US Election 2016

James Naughtie: The rusty road to Cleveland

Trump supporters at Youngstown airport in March Image copyright Getty Images
Image caption Trump has tapped into anger in the rust belt

Only an angry time could produce Donald Trump as a presidential candidate.

Talking, on the eve of the convention in Cleveland, to a Republican with decades of political campaigning under his belt, we agreed that no one in modern times has broken the rules like Trump.

With his style, his ego, his language and his willingness - indeed, his determination - to fly solo.

But the audacious outsider has found his moment. In America, there are angry people enough to want someone who doesn't just disagree with his opponent but calls her "crooked Hillary" and suggests she should be in jail, and fashions speeches that his conservative opponent in the primaries, Senator Ted Cruz, called "vulgar and coarse".

He is the candidate for whom anything goes. And you don't have to go far from Cleveland to find the reason why he can do it.

Just south of here you reach the American Rust Belt, towns with empty steel mills, ghostly factories and worked-out mines. Once the industrial core of the country, a cauldron of work and prosperity, this territory is now the emblem of decline.

Youngstown, Ohio, catches the flavour. Four decades ago, its blast furnaces lit up the sky.

Image copyright Getty Images
Image caption Cleveland has declined since the 1950s

With Pittsburgh further south it was the heart of the steel industry, the iron ore coming down from Lake Erie and the long trains hauling the steel east and west across the country.

But the population has more than halved, the mills are mostly gone, and the people are angry.

I met third generation steel workers whose immigrant forebears had come to the mid-West with the certain promise of work and a better life.

The young generation now gets out while it can. So the city is angry - about jobs, the manufacturers who've moved abroad, about falling incomes, about immigration. This is Democratic Party territory, but it is made for Trump.

Mark Munroe, the Republican chairman here, told me he nearly fell off his chair on primary election night in the spring when he saw how many votes were piling up for his candidates, and especially Trump.

Jose Arroyo, a local official for the United Steelworkers union and a Democrat stalwart, told me the same thing.

"We had a wake-up call. Now we need to educate our people," he said.

Educate? The trouble for Democrats is that Trump has produced the politics of the gut.

How would he deal with Vladimir Putin? "Just watch me!" The Chinese, with whom he wants a trade war? "Just watch me!" Iran? You've guessed it.

He distils it into two claims, which will dominate the convention here - America safe again, and American great again.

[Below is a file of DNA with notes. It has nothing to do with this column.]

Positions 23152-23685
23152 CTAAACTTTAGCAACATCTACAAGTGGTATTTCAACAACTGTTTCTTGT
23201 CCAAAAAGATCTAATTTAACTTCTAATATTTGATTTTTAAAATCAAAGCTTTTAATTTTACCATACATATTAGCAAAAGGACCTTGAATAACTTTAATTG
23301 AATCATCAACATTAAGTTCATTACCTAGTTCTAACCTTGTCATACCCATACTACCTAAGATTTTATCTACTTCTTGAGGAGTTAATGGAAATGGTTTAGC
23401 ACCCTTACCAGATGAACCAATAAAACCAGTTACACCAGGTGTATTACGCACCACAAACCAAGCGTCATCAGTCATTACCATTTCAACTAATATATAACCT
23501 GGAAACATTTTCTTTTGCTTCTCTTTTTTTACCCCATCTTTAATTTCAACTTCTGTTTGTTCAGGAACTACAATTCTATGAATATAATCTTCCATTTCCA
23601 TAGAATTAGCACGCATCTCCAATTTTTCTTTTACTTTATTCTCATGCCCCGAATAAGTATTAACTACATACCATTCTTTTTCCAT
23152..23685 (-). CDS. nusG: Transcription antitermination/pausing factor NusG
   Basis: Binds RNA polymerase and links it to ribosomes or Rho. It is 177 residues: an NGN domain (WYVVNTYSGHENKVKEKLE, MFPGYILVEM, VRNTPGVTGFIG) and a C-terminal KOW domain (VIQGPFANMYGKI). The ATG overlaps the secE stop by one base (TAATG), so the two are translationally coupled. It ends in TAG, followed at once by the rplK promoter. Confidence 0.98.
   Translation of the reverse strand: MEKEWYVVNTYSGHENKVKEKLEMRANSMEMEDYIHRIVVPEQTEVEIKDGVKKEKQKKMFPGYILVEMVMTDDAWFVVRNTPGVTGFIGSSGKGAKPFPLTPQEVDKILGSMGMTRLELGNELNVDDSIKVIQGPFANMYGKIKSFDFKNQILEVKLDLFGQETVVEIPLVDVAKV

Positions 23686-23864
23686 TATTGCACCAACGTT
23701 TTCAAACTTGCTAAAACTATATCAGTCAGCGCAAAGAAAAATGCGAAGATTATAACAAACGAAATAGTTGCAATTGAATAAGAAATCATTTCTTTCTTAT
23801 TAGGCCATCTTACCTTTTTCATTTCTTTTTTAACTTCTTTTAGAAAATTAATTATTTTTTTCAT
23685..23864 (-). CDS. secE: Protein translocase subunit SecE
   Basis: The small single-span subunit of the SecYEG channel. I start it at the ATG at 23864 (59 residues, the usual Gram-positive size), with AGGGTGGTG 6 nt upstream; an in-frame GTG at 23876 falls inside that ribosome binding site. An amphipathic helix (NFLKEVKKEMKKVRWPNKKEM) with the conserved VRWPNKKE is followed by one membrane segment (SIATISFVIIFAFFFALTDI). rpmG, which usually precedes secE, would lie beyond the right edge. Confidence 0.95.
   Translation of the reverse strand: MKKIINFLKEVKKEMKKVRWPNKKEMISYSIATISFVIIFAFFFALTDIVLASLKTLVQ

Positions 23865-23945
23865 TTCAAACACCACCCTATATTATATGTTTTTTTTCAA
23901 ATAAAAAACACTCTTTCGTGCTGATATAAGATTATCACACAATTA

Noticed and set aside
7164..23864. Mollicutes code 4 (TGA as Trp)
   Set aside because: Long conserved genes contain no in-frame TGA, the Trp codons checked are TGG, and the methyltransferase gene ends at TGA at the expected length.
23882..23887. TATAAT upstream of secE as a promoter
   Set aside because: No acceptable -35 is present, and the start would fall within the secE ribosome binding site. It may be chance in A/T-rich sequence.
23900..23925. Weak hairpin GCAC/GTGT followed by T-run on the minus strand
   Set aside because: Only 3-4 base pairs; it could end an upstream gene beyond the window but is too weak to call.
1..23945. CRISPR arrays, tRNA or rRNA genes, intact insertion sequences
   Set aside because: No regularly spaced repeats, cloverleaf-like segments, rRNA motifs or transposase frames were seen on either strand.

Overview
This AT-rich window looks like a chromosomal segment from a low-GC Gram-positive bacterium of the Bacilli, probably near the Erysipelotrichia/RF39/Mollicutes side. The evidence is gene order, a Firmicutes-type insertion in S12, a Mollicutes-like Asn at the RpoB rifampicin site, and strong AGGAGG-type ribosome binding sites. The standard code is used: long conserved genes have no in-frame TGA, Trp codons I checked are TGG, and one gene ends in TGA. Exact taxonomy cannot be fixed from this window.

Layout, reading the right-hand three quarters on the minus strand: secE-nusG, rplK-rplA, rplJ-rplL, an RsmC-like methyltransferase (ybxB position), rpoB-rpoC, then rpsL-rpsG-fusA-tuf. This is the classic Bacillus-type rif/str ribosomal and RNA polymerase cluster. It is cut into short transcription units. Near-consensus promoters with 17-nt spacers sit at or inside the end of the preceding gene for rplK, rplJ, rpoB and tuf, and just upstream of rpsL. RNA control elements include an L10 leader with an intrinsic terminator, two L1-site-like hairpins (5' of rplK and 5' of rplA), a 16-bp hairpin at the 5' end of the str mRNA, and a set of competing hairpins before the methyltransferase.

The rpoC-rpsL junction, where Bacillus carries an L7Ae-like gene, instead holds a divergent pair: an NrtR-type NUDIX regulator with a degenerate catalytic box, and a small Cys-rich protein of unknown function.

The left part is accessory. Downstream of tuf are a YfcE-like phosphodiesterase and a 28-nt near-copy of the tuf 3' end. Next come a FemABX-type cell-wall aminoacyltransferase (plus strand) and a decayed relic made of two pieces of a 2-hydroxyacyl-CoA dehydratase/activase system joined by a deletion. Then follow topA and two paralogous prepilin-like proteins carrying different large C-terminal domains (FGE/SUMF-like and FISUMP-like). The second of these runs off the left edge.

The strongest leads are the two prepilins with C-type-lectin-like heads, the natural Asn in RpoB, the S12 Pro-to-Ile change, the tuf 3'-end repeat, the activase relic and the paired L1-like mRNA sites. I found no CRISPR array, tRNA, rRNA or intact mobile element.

And when someone asks how, he says he is a deal-maker. All you need to know.

This style has stirred up formidable support. Among people who have felt for two or three decades that the promise of America has faded, and that perhaps its greatest days are behind it, not ahead, that message is enough.

Image copyright John Moore
Image caption Ohio is symptomatic of the economic troubles seen by the American rust belt

But don't doubt the undercurrent of discomfort, even alarm, among Republican stalwarts.

Even some of them who've endorsed him - maybe with the lukewarm enthusiasm of Paul Ryan, the House Speaker, who's chairing the convention - live with the fear that this is a candidate who will fail spectacularly, and perhaps take the majorities in the Senate and the House with him.

Few will say that this week, but many will suspect that it's going to happen.

And yet…

That anger, welling up in communities where jobs have gone, and doubtless stoked-up by the horrors of the street shootings in recent days, is a potent force.

Trump, the lightning rod, is aglow with its power. He feels it, and he feeds it back. But will it be enough?

Image copyright Getty Images
Image caption Donald Trump's message has struck a chord in Ohio

The closer we get to election day the more people will think of him not as a candidate - a repository for their fears and anger - but as a potential president.

And, even if they are part of the huge number of Americans who are still reluctant to embrace Hillary Clinton, they may draw back. Trump has found that dividing people is easy. Pulling them together, especially when anger is your business, is more difficult.

The Trump-Clinton polls are close, and moving up and down in the swing states, so it is too early to take the temperature of the real campaign. But we'll learn more about Trump this week.

Has he only one voice? Because if he has, it may not be enough to see him through.

James Naughtie is BBC News Book Editor and presents Bookclub on BBC Radio 4. He was a presenter on the Today programme from 1994 to 2015.